The first images of the colour-rich Cartwheel galaxy were captured by NASA’s James Webb Space Telescope in July, but the public only recently got to see them. The images, created using the Near-Infrared Camera and the Mid-Infrared Instrument (MIRI), use the combination of two different cameras to reveal details that were otherwise invisible. Infrared light, which is invisible to Hubble, is filtered out by the two different telescopes, and in this case, it reveals individual stars and their pockets of star formation.
The image was created by combining the data obtained by the Near-Infrared Camera (NIRCam) and the Mid-Infrared Instrument (MIRI) on board the James Webb telescope. The NIRCam used to capture the ring-shaped spiral galaxy, while the MIRI was used to view the detailed structures in the dust. Both instruments are capable of revealing the presence of hydrocarbons and silica dust.
The Webb’s powerful infrared sensitivity and resolution allow it to view objects that Hubble and other space telescopes can’t reach. Using infrared astronomy, the new telescope will also help us study the possible presence of life on distant planets and other astronomical bodies. By seeing these objects, we will be able to understand how the universe works, and whether we should look there for our future homes.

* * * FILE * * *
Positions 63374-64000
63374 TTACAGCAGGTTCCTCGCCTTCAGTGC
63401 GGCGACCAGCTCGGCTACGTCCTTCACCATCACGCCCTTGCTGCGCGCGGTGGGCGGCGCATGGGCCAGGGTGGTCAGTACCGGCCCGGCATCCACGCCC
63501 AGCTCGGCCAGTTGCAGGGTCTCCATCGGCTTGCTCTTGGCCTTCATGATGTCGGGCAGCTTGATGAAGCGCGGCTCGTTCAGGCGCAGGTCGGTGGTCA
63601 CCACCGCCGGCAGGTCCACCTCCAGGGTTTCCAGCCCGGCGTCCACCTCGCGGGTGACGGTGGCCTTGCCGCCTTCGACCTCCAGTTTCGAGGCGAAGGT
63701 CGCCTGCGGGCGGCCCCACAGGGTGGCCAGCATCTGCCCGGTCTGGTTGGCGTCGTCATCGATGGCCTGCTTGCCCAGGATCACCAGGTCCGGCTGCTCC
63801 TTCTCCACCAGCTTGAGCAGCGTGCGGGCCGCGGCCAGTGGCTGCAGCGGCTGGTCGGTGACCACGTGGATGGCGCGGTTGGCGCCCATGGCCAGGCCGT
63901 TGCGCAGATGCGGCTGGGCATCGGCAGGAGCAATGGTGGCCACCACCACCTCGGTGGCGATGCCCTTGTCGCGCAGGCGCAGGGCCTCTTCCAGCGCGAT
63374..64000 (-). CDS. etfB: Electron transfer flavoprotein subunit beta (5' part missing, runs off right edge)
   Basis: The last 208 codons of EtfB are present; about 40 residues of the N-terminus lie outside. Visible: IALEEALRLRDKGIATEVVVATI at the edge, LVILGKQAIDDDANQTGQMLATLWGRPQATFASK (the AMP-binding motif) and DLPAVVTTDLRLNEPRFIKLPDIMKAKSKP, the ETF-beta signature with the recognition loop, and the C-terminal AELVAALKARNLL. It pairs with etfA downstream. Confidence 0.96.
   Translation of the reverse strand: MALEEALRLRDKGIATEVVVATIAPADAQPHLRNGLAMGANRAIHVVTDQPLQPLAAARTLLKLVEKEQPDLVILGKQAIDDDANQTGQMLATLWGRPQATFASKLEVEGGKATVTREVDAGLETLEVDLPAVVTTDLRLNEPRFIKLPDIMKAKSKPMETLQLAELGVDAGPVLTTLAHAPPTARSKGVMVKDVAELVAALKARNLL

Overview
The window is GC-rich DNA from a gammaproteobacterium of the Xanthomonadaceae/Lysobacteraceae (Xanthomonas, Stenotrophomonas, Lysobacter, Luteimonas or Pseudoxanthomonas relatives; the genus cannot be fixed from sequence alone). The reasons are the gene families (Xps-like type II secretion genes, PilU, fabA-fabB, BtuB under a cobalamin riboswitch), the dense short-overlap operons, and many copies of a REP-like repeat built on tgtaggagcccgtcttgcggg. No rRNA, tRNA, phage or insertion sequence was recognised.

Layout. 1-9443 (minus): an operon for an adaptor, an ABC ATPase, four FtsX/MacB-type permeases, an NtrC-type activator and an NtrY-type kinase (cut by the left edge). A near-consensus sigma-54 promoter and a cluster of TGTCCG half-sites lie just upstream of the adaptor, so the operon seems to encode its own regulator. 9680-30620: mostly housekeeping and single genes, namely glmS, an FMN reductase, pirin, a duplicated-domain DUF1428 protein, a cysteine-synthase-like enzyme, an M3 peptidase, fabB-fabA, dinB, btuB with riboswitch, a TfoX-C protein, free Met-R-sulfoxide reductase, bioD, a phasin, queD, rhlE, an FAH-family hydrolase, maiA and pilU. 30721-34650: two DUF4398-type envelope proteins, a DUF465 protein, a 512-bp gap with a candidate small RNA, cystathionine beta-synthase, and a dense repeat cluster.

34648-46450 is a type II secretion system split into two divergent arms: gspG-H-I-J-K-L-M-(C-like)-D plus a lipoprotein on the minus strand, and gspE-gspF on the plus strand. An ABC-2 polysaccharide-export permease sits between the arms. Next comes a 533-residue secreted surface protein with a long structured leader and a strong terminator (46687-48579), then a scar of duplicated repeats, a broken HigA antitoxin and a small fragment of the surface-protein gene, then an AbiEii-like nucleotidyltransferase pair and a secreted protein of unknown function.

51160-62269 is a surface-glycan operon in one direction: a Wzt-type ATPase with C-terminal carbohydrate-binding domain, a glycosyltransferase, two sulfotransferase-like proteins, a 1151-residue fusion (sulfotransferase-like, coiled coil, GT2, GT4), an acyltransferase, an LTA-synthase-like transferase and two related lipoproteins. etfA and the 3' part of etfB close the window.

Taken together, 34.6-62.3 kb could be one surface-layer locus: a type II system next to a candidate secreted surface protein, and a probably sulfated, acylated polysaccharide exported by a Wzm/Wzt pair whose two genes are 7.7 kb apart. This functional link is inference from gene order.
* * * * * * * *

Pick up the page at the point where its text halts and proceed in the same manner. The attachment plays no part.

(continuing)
The two ring structures in the Cartwheel Galaxy are the result of collisions on a galactic scale. The inner ring is brighter and contains giant star clusters. The outer ring is much fainter and has been extending into space for 440 million years. The bright core is home to the galaxy’s youngest star clusters. The outer ring, on the other hand, is dominated by star formation and supernovas.
The colourful Cartwheel Galaxy was shaped by the collision of two galaxies in a high-speed spiral. The resulting galaxy is now 500 million light-years away. The ring galaxy was not visible to humans in the past, but NASA’s James Webb Space Telescope has finally managed to take a detailed image of it. Observations have also revealed new details about the central black hole and the star formation in the galaxy.
The Hubble Space Telescope had a previous look at the Cartwheel Galaxy, but the dust had obscured the view. The images captured by the Webb Space Telescope were much clearer because of the Near-Infrared Camera’s infrared imaging capabilities. The images revealed young stars forming in the outer ring of the galaxy, providing a fascinating look at the history of the Cartwheel Galaxy. The images show that the Cartwheel Galaxy is still in a transitory stage and will undergo further transformations.
The colour-coding of the Webb Telescope’s images is much more advanced than the Hubble’s. The Webb’s images feature much more vivid colors. This is due to the NIRCam, which was developed by 25 people over the course of 11 years. Its sensitivity to infrared light allows it to see objects much further than the Hubble telescope.